Sylvio Scorza is not your typical college guy. Of course, he used to be – about seventy years ago! That’s right, Scorza turned 87 in March, safely securing his status as Northwestern College’s oldest student. That’s not the only nontraditional thing about him, though.
He was born in Switzerland but raised in Italy until the age of six. He then moved with his family to the United States where his father pastored a predominately Italian church in Chicago.
Scorza’s passion for education was evident even at a young age. As a child, he could often be found in the library. Other favorite pastimes of his included handball, tennis and picking on his three sisters.
After graduating from Chicago Christian High, Scorza attended Woodrow Wilson Junior College in Chicago and Hope College in Holland, Mich. One of his favorite college memories happened while he and some other students were serving dinner to an army unit. They came out of the kitchen and sang in their aprons to the soldiers. “That’s about as crazy as we got back then,” Scorza said.
In 1944, Scorza injured his spine in a traffic accident which left him paralyzed and bound to a wheelchair for life. However, he didn’t let this setback stop him from pursuing his goals. Just six years later he was back in school at Western Seminary in Holland, Mich. where he studied the Old Testament.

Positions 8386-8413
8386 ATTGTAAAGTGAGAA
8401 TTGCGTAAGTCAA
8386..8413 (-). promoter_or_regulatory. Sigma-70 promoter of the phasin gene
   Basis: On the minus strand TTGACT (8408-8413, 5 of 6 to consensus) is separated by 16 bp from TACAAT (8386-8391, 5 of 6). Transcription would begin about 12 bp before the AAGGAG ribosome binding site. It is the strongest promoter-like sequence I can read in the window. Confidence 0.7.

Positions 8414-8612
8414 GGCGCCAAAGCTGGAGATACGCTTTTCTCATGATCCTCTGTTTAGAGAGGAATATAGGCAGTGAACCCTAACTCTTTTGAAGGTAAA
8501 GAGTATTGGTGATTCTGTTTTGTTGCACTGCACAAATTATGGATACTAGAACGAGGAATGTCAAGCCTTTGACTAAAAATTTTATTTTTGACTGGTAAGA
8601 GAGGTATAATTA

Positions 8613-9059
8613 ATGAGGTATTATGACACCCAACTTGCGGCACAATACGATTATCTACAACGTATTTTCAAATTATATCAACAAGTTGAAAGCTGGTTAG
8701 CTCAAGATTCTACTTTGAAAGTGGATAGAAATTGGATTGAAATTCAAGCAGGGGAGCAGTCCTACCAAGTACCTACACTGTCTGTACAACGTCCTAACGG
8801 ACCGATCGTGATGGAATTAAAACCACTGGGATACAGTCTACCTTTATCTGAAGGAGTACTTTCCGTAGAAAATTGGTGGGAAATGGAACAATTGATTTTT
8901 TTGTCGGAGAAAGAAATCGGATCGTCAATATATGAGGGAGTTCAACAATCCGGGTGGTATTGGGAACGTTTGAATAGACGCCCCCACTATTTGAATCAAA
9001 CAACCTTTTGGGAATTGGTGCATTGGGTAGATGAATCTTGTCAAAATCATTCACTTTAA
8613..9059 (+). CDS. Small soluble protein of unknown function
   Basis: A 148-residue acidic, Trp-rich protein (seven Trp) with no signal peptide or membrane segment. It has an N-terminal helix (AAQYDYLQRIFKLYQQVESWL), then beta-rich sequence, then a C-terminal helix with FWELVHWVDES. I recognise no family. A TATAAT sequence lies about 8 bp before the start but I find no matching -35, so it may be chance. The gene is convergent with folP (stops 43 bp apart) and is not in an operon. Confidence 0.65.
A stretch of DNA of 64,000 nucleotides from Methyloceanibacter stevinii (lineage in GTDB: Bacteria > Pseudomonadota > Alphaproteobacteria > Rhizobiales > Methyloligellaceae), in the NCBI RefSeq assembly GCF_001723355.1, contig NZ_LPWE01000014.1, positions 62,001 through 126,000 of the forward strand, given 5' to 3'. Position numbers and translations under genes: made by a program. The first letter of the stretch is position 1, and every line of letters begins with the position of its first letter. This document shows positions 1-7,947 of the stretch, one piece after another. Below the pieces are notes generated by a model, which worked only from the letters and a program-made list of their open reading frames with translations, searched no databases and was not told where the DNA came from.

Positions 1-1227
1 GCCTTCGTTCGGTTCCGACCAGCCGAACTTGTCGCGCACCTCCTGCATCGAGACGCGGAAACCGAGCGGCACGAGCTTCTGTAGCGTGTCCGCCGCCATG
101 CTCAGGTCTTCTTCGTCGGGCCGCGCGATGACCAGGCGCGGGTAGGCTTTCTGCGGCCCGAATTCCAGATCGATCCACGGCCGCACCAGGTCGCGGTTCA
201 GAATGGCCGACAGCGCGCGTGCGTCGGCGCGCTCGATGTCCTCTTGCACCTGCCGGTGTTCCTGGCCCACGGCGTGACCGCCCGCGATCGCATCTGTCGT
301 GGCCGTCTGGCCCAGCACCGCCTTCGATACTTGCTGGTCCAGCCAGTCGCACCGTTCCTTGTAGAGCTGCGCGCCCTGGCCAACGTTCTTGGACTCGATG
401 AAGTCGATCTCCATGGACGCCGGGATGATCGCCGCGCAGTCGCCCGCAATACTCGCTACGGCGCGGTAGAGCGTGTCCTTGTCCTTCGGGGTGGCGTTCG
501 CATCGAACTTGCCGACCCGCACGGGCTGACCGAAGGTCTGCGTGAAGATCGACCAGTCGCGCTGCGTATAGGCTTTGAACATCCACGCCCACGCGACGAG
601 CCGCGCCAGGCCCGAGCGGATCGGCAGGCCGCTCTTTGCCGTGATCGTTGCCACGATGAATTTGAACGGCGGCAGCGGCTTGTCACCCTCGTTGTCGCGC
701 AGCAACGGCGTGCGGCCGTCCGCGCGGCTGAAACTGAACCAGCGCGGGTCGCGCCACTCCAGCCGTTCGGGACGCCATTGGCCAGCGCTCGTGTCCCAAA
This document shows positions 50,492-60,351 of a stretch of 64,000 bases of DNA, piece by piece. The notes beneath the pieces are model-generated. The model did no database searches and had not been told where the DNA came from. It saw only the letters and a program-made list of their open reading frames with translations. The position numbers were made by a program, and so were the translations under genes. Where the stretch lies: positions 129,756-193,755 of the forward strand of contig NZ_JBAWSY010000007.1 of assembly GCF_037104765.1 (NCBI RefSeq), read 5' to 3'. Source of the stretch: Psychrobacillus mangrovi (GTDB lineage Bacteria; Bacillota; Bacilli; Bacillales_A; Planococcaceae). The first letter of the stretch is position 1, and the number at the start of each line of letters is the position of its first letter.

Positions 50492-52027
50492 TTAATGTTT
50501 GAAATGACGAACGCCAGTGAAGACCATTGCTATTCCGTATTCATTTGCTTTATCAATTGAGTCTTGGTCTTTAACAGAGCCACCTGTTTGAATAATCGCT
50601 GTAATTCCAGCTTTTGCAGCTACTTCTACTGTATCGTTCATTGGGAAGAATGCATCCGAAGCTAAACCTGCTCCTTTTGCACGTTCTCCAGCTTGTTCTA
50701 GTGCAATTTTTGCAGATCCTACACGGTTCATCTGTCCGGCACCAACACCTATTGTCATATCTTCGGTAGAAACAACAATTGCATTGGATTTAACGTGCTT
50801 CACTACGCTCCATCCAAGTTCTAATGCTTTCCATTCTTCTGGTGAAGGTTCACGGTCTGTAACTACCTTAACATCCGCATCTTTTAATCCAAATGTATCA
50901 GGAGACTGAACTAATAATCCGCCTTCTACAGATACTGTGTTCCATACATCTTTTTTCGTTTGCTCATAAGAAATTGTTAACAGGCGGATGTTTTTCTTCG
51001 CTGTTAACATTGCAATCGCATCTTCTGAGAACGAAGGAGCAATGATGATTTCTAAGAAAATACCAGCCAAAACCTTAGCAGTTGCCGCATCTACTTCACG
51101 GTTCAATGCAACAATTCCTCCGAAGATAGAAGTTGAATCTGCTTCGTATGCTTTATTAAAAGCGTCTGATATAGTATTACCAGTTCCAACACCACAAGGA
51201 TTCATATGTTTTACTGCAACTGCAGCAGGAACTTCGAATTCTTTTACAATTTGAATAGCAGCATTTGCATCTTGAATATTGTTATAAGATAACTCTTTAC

Scorza married his wife Phyllis in 1952. “We go by Syl and Phyl,” he said. “We’ve had a good life.” The couple has one daughter and two sons as well as five grandkids and one great-grandchild.
After receiving his doctorate degree from Princeton Seminary, Scorza taught Hebrew at a seminary before moving to Orange City in 1959. As a professor at Northwestern College, Scorza taught religion and Greek. He also furthered the world of theology in numerous ways. One of his major contributions was being an editor of the Amplified Bible translation.
Scorza has looked up to many people throughout his life, but took special note of his former colleague Ralph Mouw, who was a math and physics professor at NW and passed away last August.
It turns out that, in some ways, going to college at age 87 isn’t much different than going at age 18. For example, Scorza is still required to get chapel credits and can often be found sitting in the back pews. When asked why he continues to go to college after 87 years, Scorza responded, “I just love to learn.” His advice for more novice college students: “Work hard. It’ll pay even if you don’t find a job.”